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E

eia kāidiom. so at last, then.

Koʻu moe akula ia i ka ʻona a ka ʻawa, eia , ua hāpai ʻia mai au a loko nei o kou hale.I was just sleeping then with the drunkenness of the kava, and then I was carried here to the inside of your house.
 

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H

hā₂nvi. to breathe, exhale; to breathe upon, as kava after praying and before prognosticating; breath, life. [(EP) PPN *saa, breathe]

ke akua i ka lewa.God breathed into the open space.

Ka o kona waha.(2-Tes. 2.8), the spirit of his mouth; (Ioba 15.30), the breath of his mouth.

haiā wahine₁ [hai·ā wahine]n. female retainer of a chief.

Papaiʻawa aʻela ʻo ʻAiwohikupua me kona mau kaukaualiʻi a me haiā wāhine ona e hoʻopau i kāna ʻōlelo hoʻohiki.ʻAiwohikupua and his lesser chiefs and the women of the household made ceremonial kava offerings to put an end to his oath. (Laie 475 [87])

hainan. offering, sacrifice. cf. hai, to sacrifice.

ka haina ʻawaoffering of kava

ka haina kanakahuman sacrifice (KL. line 2098)

hale pua niun. house where offerings of bananas, coconuts, and kava were kept, said to be offered in ceremonies deifying a deceased person or making him into a lizard god. lit., coconut-blossom house.

haona same as hao₃, , scoop, grasp, plunder; come with force, as wind or rain...; handful, scoopful; receptacle, as a dipper for kava.

hīnālea₁ [hīnā·lea]n. small- to moderate-sized, brightly colored wrasses, family Labridae. In addition to those listed below, hīnālea may be qualified by the terms ʻeleʻele, līpoa, lolo, nīʻau, nuku ʻiʻiwi, nuku ʻiʻiwi ʻula, nuku ʻiʻiwi uli, nuku loa, nuku loa ʻeleʻele. cf. ʻōpule. hīnālea was eaten raw as an aftertaste for kava. It was prepared in the iʻa hoʻomelu fashion with kukui nuts and chili pepper [nīoi]; as this had a somewhat offensive smell, the phrase ipu kai hīnālea, dish of hīnālea sauce, was applied rudely to one with unpleasant breath, especially if he had the iʻa kui, nasal discharge.

hiwa₃ a term qualifying coconuts and kava. see niu, ʻawa.

hoka₂vt. to squeeze, strain, as kava or liquids through fibers. [PPN *fota, squeeze]

Hoka ana lākou i ke ahu ʻawa.They were straining kava dregs [they were disappointed, a pun on hoka₁]. (Ii 150–1)

hokaʻawan.v. to strain kava; a kava strainer.

holowaʻa₁, holoaʻa [holo·waʻa, holo·aʻa]n. trough, especially vessel in which kava was mixed; oblong box, coffin, chest, cradle; furrow, as for planting sugar cane.

holowaʻa waiho anianihandmade mirror fitted into a wooden frame, as of wiliwili wood

Kau i ka lani ka holowaʻa ua o Hilo.Placed in the heavens is the rain trough of Hilo [admiration for one of regal bearing].

hope₅n. second brew of kava.
 

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I

iʻa inun. fish or relish eaten after kava. (For. 6:503) Usually called pūpū.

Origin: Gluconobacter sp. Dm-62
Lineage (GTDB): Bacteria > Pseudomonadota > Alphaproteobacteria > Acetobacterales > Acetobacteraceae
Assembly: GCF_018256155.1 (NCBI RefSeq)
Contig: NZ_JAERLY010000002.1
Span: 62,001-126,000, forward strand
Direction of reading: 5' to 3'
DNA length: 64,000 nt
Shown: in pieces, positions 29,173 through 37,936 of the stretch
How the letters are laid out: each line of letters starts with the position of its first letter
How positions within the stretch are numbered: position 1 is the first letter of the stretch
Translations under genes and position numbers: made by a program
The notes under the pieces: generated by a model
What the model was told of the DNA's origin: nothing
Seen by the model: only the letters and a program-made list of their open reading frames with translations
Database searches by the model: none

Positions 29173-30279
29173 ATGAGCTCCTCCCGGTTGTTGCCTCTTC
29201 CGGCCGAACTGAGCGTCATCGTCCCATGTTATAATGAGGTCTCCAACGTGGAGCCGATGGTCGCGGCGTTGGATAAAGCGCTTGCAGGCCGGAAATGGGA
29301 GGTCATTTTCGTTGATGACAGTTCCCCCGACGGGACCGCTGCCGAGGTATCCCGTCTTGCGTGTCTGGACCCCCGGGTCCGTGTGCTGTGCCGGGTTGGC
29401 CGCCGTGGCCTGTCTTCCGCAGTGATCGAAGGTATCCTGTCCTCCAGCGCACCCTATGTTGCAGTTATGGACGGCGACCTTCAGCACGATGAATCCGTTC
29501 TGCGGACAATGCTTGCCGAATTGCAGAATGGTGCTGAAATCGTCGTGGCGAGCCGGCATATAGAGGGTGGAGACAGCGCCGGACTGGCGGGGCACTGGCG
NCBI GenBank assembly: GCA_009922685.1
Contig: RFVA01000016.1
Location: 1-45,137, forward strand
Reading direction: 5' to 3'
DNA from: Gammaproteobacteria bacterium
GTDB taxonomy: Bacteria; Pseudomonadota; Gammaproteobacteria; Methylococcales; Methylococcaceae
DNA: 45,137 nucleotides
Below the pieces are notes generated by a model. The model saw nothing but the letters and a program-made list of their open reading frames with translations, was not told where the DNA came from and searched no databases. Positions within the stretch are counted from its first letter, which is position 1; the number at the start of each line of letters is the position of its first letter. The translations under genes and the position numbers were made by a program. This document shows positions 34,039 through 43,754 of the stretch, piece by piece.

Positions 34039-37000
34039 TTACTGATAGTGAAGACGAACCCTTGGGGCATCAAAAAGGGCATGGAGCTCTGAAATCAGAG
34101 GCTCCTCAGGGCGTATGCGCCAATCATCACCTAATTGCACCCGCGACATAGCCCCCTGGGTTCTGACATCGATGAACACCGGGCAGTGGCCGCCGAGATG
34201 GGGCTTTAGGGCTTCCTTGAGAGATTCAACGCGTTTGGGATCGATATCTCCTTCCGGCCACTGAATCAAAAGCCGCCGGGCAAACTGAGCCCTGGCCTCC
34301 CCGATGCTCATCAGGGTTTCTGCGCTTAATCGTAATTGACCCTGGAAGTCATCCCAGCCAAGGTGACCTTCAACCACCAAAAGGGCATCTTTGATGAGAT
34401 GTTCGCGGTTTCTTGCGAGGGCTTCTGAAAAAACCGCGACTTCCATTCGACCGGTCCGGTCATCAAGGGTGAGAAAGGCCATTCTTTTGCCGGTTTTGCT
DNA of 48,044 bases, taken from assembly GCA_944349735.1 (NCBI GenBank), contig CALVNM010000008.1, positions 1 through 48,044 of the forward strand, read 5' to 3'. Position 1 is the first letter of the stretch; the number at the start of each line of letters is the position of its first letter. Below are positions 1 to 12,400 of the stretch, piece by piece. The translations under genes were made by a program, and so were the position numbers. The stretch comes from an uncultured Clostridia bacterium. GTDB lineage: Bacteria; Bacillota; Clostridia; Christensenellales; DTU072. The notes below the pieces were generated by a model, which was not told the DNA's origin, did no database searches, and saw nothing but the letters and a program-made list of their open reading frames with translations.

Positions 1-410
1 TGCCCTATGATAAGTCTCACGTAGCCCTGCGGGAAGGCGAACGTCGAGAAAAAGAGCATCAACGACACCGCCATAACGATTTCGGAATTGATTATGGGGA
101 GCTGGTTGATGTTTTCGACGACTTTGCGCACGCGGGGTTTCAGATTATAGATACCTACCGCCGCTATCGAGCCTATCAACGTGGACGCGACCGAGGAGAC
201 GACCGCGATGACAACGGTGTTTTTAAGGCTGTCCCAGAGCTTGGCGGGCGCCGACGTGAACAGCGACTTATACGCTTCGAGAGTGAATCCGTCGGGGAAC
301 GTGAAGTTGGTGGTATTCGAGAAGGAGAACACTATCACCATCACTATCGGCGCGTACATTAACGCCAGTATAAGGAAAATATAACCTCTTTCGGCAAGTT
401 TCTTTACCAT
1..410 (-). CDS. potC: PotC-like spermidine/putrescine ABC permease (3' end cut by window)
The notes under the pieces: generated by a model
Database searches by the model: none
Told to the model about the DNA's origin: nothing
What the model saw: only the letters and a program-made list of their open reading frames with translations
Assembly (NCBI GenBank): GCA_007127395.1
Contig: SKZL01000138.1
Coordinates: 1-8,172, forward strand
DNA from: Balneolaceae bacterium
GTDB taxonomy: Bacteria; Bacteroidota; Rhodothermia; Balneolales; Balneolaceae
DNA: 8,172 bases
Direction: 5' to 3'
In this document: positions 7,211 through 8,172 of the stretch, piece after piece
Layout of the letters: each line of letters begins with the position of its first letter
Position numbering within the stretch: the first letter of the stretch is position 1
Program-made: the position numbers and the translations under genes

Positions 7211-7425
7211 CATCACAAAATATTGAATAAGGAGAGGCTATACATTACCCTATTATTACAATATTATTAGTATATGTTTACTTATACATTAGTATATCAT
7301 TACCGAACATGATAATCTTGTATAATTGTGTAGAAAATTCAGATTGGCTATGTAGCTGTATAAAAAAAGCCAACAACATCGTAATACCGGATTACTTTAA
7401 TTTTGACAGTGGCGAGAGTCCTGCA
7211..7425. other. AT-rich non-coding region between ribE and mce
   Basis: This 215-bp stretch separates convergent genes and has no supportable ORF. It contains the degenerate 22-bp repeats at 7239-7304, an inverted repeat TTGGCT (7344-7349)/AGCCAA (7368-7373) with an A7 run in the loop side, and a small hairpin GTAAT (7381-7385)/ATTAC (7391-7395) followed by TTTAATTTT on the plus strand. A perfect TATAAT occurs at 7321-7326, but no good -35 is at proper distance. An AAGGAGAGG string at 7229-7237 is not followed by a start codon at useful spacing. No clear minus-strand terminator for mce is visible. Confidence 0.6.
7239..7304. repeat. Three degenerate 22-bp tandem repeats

inu ʻawan.v. kava drinker; to drink kava.
 

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K

kāʻawan. large bowl in which kava was mixed and strained (short for kānoa ʻawa).

kākuʻaiv. var. spelling of kākūʻai, to sacrifice food (fish...

kākūʻai, kākuʻai [·kūʻai]v. to sacrifice food (fish, bananas, kava) to the gods, as at every meal; to feed the spirits of the dead; to deify a dead relative by food offerings and prayer; to dedicate the dead to become family protectors (ʻaumākua) or servants of ʻaumākua (HM, p. 123); to transfigure, transfiguration (Kam. 64: 64, 91). (Contraction of kākua ʻai) see kino ahi, a "fire body": the bones of a deceased...

kānana₁ [·nana]nvt. sieve, strainer; to strain, as kava in fibers; to filter, winnow (Ruta 3.2) ; to sift, as flour. also kālana.

kānoa [·noa]n. bowl, as for kava; hollow of land, pit (rare); circular. [(CP) PPN *taa-noʻa, bowl for kava]

kanoa [ka-no-a]adv. Externally; outside; applied to the dish containing awa; e poepoe kanoa, e hae kanoa.

kapukapu kai [kapu·kapu kai] same as kapu kai; to purify by sprinkling with salt water (kava, ordinarily taboo to women, might be made noa or free of taboo by sprinkling the place in this fashion; usually termed pī kai).

koʻana₁nvi. dregs, sediment, small fragments, particles; to settle, as dregs; to stay or settle in one place, as people. see wai koʻana waiūpaka. [(OC) PPN *toka, remain, wait, stop at a place; settle, coagulate, set solid; run aground]

hoʻokoʻanato settle, as dregs. Fig., to put one's mind on a thing, concentrate upon

koʻana ʻawakava dregs; fig., nursing of bitterness

koʻo lanin. help given to a chief.

ʻAwa koʻo lani.Kava that gives strength to a chief.

Maʻa ia i ke koʻo lani.He is accustomed to giving all support to the chief.

kua₈n. third brew from kava. cf. mahū, hope.

kuaʻean. same as nēnē, a variety of kava. lit., turtle back.

kuaʻiʻon. a strong brew of kava. cf. kua₈.